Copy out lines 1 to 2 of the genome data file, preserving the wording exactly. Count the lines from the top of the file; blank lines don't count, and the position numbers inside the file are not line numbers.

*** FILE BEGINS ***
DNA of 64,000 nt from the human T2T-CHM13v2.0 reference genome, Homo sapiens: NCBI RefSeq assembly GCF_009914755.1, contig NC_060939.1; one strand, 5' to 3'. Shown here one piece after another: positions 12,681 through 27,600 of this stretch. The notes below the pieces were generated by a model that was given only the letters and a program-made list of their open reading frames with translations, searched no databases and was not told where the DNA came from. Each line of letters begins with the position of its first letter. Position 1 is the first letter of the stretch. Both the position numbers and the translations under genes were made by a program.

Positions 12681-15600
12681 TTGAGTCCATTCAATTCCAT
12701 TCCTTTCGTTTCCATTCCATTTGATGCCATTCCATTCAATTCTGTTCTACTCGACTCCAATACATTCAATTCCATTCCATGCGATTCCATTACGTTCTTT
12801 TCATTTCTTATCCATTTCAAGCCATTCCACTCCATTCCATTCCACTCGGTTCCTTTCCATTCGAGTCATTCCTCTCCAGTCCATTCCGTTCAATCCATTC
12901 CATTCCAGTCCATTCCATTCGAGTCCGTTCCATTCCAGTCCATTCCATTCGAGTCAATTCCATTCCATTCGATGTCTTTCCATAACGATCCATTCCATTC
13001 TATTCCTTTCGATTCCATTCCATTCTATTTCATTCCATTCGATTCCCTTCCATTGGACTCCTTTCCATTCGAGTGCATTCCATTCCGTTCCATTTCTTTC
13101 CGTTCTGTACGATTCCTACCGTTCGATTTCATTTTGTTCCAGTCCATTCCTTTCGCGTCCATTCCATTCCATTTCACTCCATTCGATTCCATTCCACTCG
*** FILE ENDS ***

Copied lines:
DNA of 64,000 nt from the human T2T-CHM13v2.0 reference genome, Homo sapiens: NCBI RefSeq assembly GCF_009914755.1, contig NC_060939.1; one strand, 5' to 3'. Shown here one piece after another: positions 12,681 through 27,600 of this stretch. The notes below the pieces were generated by a model that was given only the letters and a program-made list of their open reading frames with translations, searched no databases and was not told where the DNA came from. Each line of letters begins with the position of its first letter. Position 1 is the first letter of the stretch. Both the position numbers and the translations under genes were made by a program.

Positions 12681-15600